Founder is the common name for laminitis, a condition defined as inflammation of the laminae within the hoof. It can cause lameness in horses, ponies and donkeys and involves damage to the laminar connection between the hoof wall and the coffin bone.
This may lead to rotation and/or sinking of the coffin bone, which causes severe pain and can permanently damage the hoof structure. Horses with the condition may show various signs of distress and discomfort and typically cannot move about comfortably.
The term founder is often used in the context of a horse that has chronic (long-term) or repeated laminitis episodes, but horses can have a single episode of founder or laminitis.
There are multiple risk factors for the development of founder, including a high body condition score, grain-based diet, grazing on lush pasture, Equine Metabolic Syndrome (EMS) and Cushing’s disease (PPID). Many other risk factors are involved and will be discussed in further detail below.
Prevention and treatment of founder involve addressing the underlying causes of the condition and require a lot of dedication from the horse owner. Founder is not always treatable if the internal structures of the foot have sustained significant damage.
Proper feeding, hoof care, and management are critical for supporting hoof health. If your horse is recovering from or at risk of founder, our nutritionists can help you develop a balanced feeding plan to address laminitis risk and optimize hoof health.
What is Founder?
A debilitating and painful condition, founder affects the laminae and the coffin (pedal) bone in the equine foot.
The laminae are the two layers of finger-like protrusions that interlock or interdigitate with each other to form the structure that holds the hoof wall onto the hoof. The laminae also support the coffin bone.
The coffin (pedal or P3) bone is the bone that rests in the cradle of the hoof, and it plays a key role in hoof form and function. It is the first bone in the boney column of the leg to absorb the shock of the footfall, and its proper function is critical to limb circulation. 
To confirm a diagnosis of founder, your veterinarian will conduct clinical and radiographic examination of the hooves and the entire horse.  In the physical exam, your veterinarian will look for signs of current and chronic (ongoing) inflammation while also investigating hoof structure and causes for the episode.
Radiographs show the degree of coffin bone rotation, sole and wall thickness, toe length and, sometimes, concurrent abscesses. This information can help your veterinarian, farrier and nutritionist work together to relieve your horse’s pain with corrective foot care, feed changes, housing changes and medications.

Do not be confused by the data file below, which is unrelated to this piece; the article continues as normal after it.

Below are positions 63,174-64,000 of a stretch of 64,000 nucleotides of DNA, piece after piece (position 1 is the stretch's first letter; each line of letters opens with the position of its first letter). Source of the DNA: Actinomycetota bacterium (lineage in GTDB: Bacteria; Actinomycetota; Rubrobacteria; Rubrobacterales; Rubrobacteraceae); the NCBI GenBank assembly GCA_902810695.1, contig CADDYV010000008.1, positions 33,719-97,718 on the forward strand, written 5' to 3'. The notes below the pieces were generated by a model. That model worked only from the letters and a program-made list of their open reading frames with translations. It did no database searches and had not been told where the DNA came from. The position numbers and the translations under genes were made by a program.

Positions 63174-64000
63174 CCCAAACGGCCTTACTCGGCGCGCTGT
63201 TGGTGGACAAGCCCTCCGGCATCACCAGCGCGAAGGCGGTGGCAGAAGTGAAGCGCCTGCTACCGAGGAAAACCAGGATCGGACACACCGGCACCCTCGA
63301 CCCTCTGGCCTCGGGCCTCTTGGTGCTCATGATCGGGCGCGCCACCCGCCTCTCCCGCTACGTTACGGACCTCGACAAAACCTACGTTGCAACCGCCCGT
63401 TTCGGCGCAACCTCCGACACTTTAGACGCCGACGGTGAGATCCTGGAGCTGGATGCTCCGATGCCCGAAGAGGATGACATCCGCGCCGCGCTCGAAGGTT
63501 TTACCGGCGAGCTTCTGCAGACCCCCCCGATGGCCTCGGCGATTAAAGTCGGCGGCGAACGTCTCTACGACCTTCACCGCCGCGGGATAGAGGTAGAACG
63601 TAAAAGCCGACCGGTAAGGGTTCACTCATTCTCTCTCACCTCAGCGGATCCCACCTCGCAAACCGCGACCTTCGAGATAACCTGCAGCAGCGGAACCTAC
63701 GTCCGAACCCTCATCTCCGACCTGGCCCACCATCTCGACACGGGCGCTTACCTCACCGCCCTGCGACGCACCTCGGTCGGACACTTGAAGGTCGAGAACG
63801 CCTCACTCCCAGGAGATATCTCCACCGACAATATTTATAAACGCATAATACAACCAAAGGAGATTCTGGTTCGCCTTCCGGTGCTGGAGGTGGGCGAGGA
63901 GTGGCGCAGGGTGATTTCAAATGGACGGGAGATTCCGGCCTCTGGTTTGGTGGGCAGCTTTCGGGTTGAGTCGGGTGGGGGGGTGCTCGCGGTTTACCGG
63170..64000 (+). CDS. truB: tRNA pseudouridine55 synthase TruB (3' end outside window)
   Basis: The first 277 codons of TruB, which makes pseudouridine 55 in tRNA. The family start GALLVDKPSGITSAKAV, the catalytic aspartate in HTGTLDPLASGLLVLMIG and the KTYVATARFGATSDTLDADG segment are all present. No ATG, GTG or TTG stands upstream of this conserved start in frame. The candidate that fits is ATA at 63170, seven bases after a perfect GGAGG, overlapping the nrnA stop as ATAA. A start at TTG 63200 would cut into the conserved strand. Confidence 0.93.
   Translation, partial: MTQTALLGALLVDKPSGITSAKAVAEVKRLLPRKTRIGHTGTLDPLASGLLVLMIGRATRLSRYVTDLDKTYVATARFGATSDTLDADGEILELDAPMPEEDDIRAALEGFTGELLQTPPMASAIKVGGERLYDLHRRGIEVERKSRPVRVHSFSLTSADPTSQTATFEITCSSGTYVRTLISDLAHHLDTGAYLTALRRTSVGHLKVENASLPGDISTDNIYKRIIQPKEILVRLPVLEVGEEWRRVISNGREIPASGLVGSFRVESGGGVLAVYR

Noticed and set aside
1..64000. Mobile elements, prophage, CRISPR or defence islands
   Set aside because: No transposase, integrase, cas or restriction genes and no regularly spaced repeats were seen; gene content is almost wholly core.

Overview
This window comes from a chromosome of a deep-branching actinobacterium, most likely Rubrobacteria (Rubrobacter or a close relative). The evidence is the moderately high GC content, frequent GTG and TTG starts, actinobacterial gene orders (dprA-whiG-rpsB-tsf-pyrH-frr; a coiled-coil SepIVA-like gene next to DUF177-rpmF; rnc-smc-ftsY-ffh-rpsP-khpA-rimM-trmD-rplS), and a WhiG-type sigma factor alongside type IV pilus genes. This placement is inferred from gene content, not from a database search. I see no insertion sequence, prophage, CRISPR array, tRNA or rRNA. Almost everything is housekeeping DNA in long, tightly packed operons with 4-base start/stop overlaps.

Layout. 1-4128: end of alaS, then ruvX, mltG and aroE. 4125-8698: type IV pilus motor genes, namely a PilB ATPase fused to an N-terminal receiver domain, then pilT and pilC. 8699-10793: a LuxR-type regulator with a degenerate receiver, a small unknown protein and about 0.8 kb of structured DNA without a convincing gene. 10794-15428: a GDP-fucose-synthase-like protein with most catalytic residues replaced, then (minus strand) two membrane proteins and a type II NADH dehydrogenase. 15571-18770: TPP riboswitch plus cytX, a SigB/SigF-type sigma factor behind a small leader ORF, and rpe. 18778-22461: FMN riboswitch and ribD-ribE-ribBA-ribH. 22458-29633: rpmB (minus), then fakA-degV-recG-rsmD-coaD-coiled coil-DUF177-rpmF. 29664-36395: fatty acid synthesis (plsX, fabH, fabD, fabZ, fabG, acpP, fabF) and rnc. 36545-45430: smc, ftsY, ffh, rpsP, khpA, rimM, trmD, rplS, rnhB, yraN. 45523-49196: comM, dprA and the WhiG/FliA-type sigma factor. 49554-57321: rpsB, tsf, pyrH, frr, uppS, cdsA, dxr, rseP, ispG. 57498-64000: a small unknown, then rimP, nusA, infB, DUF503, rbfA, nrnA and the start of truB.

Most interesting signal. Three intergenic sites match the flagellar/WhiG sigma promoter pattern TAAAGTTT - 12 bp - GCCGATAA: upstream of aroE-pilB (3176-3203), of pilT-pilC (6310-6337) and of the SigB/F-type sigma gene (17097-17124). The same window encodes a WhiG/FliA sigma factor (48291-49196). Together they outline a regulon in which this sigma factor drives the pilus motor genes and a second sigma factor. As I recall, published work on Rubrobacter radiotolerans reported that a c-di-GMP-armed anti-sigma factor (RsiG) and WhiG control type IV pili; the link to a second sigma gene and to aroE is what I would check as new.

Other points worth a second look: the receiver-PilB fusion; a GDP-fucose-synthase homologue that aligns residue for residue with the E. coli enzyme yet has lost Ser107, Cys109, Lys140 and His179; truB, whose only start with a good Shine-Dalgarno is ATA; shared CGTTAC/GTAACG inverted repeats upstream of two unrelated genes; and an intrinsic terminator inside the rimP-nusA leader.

Laminitis vs. Founder
The terms “laminitis” and “founder” are often used interchangeably by horse owners. However, a distinction can be made between the acute phase of laminitis versus ongoing chronic issues.
Acute laminitis or a “bout of laminitis” typically refers to the sudden onset of pain and inflammation of the laminae.
The term founder is often used colloquially to refer to the ongoing condition that can involve rotation/sinking of the coffin bone. 
Not all horses with acute laminitis will experience coffin bone rotation. However, many horses with founder will have previously had one or more attacks of laminitis. Once a horse has had one episode, it is usually at risk of reoccurrence.
Each equine hoof contains approximately 600 interlocking laminae that provide structural support to the hoof. Damage to the laminae can result in:
- Separation of the sole from the hoof wall observed at the white line of the hoof; the area between the wall and sole of the hoof
- A long toe
- Flat hoof sole
- Divergent hoof rings
- Founder (Chronic Laminitis)
During laminitic episodes, the laminae experience low blood flow and reduced nutrient supply, which results in swelling and inflammation. There is still a lot of ongoing research on the exact mechanism involved, and researchers know there is some variation depending on the cause of the episodes.
A laminitis attack can lead to the death of cells in the laminae. If there is enough damage, the laminae lose their strength, weakening this important structural component of the hoof.
In a hoof affected by founder, the laminae can become so damaged that they are unable to sufficiently support the coffin bone. The position of the coffin bone may change under the weight of the horse and due to the upward pull of the flexor tendon attached to the base of the bone. 
This is known as coffin bone rotation. The degree of rotation is measured by taking radiographs of the hoof.
In advanced cases of founder, the coffin bone can protrude through the sole of the hoof and cause irreversible lameness and extreme pain.  At this stage, euthanasia is usually the only humane option.
Prevalence and Prognosis
Half of all US horse operations surveyed in 1998 reported having at least one horse with lameness and 13% reported having a horse with laminitis.
The survey also found that 4.7% of horses with laminitis died or had to be euthanized due to the condition. 
In this owner-reported survey, over 50% of reported laminitis cases were thought to be due to grazing on lush pasture and grain overload.